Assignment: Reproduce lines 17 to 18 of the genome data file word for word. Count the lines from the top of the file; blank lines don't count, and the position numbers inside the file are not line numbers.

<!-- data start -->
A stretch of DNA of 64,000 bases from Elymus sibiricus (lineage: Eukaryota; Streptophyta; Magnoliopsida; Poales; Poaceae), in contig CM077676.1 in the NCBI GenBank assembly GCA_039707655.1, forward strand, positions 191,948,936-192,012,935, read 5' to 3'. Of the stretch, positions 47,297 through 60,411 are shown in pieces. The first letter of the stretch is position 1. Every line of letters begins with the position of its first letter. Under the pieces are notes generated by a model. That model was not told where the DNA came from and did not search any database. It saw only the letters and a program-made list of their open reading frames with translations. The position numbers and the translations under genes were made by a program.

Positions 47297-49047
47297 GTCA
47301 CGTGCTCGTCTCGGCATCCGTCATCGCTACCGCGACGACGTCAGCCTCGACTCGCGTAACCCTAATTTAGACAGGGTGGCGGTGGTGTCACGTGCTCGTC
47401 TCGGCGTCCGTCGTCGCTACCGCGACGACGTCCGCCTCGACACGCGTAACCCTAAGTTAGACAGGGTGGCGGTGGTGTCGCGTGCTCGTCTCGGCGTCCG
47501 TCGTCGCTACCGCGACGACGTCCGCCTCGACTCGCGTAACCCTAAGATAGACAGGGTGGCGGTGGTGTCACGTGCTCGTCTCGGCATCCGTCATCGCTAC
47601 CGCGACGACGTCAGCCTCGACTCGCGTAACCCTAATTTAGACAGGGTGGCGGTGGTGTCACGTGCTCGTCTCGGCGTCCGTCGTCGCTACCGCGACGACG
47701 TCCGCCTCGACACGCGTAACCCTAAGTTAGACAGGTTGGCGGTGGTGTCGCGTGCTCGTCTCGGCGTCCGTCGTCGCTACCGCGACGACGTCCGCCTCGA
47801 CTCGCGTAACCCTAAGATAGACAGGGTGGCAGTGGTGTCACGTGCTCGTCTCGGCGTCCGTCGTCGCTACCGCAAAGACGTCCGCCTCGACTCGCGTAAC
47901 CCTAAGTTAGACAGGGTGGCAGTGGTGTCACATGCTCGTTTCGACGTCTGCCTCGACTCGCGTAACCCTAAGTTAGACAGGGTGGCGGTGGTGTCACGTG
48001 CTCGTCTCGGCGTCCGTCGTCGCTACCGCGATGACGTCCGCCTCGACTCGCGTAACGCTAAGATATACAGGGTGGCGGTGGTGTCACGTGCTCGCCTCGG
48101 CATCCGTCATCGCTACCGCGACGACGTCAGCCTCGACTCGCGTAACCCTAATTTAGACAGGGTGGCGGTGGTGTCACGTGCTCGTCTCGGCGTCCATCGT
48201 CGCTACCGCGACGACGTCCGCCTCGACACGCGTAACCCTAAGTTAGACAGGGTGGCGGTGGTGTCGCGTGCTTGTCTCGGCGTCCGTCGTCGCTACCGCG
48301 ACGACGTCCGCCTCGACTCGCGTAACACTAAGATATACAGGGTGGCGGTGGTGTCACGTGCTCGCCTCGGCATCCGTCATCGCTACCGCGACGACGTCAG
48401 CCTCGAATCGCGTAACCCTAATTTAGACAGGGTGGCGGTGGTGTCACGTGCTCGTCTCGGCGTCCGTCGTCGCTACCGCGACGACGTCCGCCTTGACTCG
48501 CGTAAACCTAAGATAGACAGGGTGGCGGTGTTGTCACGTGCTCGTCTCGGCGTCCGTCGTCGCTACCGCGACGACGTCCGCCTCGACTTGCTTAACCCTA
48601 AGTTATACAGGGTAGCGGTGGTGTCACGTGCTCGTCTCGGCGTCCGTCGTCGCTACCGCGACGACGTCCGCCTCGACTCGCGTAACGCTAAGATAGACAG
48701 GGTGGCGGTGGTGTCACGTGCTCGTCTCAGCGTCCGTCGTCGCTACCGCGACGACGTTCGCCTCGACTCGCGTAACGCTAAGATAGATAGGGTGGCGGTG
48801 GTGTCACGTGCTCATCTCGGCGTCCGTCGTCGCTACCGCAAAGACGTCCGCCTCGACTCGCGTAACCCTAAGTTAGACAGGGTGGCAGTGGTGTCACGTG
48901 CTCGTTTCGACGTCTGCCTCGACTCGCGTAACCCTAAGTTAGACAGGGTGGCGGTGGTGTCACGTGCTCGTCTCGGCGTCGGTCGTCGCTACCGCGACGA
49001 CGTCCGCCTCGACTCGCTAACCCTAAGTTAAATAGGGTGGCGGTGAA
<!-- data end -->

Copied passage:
48601 AGTTATACAGGGTAGCGGTGGTGTCACGTGCTCGTCTCGGCGTCCGTCGTCGCTACCGCGACGACGTCCGCCTCGACTCGCGTAACGCTAAGATAGACAG
48701 GGTGGCGGTGGTGTCACGTGCTCGTCTCAGCGTCCGTCGTCGCTACCGCGACGACGTTCGCCTCGACTCGCGTAACGCTAAGATAGATAGGGTGGCGGTG